Cambodia

Judicial Inspectorate Not Expected To Be Effective

Supporters say it will speed up judicial reform, but opponents say it won’t serve the public.

Chea Sim, center, president of the ruling Cambodian People's Party, Heng Samring, rear left, the party honorary president, Hun Sen, foreground, the party's vice president and the prime minister of the Cambodian government.Chea Sim, center, president of the ruling Cambodian People's Party, Heng Samring, rear left, the party honorary president, Hun Sen, foreground, the party's vice president and the prime minister of the Cambodian government.
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Chea Sim, center, president of the ruling Cambodian People's Party, Heng Samring, rear left, the party honorary president, Hun Sen, foreground, the party's vice president and the prime minister of the Cambodian government.
Chea Sim, center, president of the ruling Cambodian People's Party, Heng Samring, rear left, the party honorary president, Hun Sen, foreground, the party's vice president and the prime minister of the Cambodian government.
Sok KhemaraVOA Khmer
WASHINGTON DC - Prime Minister Hun Sen has approved a new inspectorate office for the judicial system that critics say is unnecessary and potentially harmful.

The 16-member agency, called the Inspection Office of the Supreme Council of Magistracy, was initiated by Supreme Court chief Dith Munthy and Cabinet Minister Sok An, according to government officials and media reports.

It would increase the influence of Sok An, who is also a Deputy Prime Minister and already the co-chairman of the Council for Legal and Judicial Reform, over the Supreme Council of Magistracy, which is an independent oversight body.

Analysts say the new office does not improve government oversight, is lacking laws under which it can work and is not independent from the executive branch of the government. This leaves it open to manipulation, while the courts themselves remain politically biased and susceptible to bribery.

“It affects the independence principle of the court and the division of the power stipulated in the constitution,” independent analyst Lao Monghay told VOA Khmer. The new agency allows for arbitrary punishments of judicial officials, he said, rather than set out statutes for the punishment of corrupt judges, prosecutors and others.

Supporters say it will speed up judicial reform. But opponents say it won’t serve the public.

Son Chhay, opposition lawmaker for the Sam Rainsy Party, said the new body has the power to serve some members of the ruling Cambodian People’s Party without checks or balances.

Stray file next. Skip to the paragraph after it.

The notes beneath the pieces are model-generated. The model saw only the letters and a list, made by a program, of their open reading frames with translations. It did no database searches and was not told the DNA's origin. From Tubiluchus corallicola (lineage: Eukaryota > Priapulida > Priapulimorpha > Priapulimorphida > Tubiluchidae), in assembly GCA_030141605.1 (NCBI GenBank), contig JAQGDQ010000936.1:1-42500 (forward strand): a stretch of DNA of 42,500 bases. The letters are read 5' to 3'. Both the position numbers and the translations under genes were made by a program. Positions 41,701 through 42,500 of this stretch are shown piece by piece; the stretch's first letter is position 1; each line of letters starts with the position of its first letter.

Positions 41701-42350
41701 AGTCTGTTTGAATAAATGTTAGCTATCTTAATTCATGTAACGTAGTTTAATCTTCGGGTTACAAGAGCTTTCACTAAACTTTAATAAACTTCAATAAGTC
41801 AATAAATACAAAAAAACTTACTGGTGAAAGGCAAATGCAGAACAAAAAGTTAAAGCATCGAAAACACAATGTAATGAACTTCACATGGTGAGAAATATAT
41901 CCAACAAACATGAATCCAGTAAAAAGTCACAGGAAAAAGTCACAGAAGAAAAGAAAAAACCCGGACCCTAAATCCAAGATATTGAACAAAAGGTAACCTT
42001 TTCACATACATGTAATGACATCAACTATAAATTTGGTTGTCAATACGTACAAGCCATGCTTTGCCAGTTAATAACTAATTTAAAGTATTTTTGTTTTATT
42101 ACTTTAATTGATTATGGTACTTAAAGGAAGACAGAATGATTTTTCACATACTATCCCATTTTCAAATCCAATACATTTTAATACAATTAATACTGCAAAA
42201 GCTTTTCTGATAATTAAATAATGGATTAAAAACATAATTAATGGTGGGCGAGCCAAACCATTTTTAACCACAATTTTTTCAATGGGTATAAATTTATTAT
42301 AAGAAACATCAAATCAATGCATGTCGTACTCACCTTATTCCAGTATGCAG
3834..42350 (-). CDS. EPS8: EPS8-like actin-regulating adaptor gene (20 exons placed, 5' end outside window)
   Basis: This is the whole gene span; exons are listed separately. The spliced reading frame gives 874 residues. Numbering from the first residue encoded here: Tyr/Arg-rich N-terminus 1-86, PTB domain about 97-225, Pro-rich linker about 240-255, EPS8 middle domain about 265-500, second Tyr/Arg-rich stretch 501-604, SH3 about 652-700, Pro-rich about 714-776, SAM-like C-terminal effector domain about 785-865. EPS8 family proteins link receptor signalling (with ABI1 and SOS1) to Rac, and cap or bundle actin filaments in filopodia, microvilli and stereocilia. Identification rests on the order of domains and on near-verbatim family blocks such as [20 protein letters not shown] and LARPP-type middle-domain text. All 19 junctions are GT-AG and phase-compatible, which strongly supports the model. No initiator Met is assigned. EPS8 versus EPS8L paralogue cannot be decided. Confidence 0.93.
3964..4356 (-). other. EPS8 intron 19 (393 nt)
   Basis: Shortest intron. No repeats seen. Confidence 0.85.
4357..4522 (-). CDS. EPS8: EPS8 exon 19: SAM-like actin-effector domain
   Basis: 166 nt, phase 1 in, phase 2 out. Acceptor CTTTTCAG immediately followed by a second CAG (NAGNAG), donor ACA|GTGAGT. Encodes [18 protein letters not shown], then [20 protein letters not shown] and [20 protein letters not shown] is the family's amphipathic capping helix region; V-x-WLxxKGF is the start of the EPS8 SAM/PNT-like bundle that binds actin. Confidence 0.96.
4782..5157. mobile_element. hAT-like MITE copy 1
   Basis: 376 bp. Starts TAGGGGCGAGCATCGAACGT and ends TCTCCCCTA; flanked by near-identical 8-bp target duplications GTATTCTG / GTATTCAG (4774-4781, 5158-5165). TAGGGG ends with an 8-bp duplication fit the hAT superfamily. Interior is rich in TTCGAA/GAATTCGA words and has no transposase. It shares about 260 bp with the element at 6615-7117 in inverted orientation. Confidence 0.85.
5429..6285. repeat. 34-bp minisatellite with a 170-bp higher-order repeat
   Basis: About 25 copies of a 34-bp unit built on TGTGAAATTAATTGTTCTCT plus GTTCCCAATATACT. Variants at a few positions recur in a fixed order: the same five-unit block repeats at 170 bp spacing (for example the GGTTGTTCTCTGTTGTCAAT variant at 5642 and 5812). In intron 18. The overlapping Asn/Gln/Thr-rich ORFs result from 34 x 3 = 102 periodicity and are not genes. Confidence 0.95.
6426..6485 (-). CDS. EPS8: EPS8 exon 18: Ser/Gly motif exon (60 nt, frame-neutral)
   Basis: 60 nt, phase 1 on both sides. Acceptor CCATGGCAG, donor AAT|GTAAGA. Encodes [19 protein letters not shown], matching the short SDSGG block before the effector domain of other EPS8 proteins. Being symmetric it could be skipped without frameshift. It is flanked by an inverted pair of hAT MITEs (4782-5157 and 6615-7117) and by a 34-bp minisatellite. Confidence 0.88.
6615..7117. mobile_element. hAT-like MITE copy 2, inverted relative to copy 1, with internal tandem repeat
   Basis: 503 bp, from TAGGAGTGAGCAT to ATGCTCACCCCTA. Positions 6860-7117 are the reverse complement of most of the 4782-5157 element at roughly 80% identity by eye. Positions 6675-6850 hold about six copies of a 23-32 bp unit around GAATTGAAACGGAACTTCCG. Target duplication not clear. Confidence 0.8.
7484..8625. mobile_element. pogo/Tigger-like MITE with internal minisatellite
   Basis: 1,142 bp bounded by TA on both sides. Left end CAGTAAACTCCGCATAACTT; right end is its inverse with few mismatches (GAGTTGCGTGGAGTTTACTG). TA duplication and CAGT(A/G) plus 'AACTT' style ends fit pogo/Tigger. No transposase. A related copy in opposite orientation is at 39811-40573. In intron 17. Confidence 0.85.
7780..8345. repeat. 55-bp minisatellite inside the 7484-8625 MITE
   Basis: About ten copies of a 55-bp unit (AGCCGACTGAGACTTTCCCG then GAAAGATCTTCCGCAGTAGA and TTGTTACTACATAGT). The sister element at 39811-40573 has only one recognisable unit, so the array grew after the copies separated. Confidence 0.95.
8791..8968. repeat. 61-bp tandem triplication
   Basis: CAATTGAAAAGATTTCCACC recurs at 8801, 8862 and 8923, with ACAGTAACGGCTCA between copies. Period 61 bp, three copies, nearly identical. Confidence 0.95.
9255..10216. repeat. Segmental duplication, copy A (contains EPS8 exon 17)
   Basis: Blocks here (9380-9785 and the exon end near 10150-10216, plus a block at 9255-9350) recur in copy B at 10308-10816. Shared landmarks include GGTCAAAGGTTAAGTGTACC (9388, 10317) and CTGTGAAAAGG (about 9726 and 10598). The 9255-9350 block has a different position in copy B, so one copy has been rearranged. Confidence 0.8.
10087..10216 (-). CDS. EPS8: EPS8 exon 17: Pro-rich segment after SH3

“And this will cause more serious corruption,” he said. The government would do better to strengthen the Supreme Council of Magistracy, which is constitutionally charged with overseeing the judicial branch of government, he said.

Justice Ministry officials could not be reached for comment.

However, Suy Mongleang, secretary-general of the Council for Legal and Judicial Reform, said the institution was created to make it easier to take action against corruption and “to give the court a [good] reputation.” The council will handle investigation and complaints and resolve problems at court, he said.

Suon Bunsak, chief secretary for the Cambodian Human Rights Action Committee, welcomed government initiatives to reform the judiciary. But he too said the Supreme Council of Magistracy should be the entity to police the judicial system.
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Yearlong Political Deadlock Endsi
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22 July 2014
Cambodia’s political deadlock has ended. For nearly a year, the opposition Cambodia National Rescue Party has refused to join the government, calling for electoral reforms in a system it says was deeply flawed. Following nearly five hours of meetings between top opposition officials and Prime Minister Hun Sen, that deadlock has ended. The two sides finally reached agreement on a formula for selecting the National Election Committee, which the Rescue Party has said was biased toward the ruling Cambodian People’s Party. Hun Sen and Rescue Party President Sam Rainsy emerged from talks Tuesday smiling and shaking hands. “Victory,” Hun Sen told reporters after the meeting. “You can all applaud.” (Heng Reaksmey, Phnom Penh)

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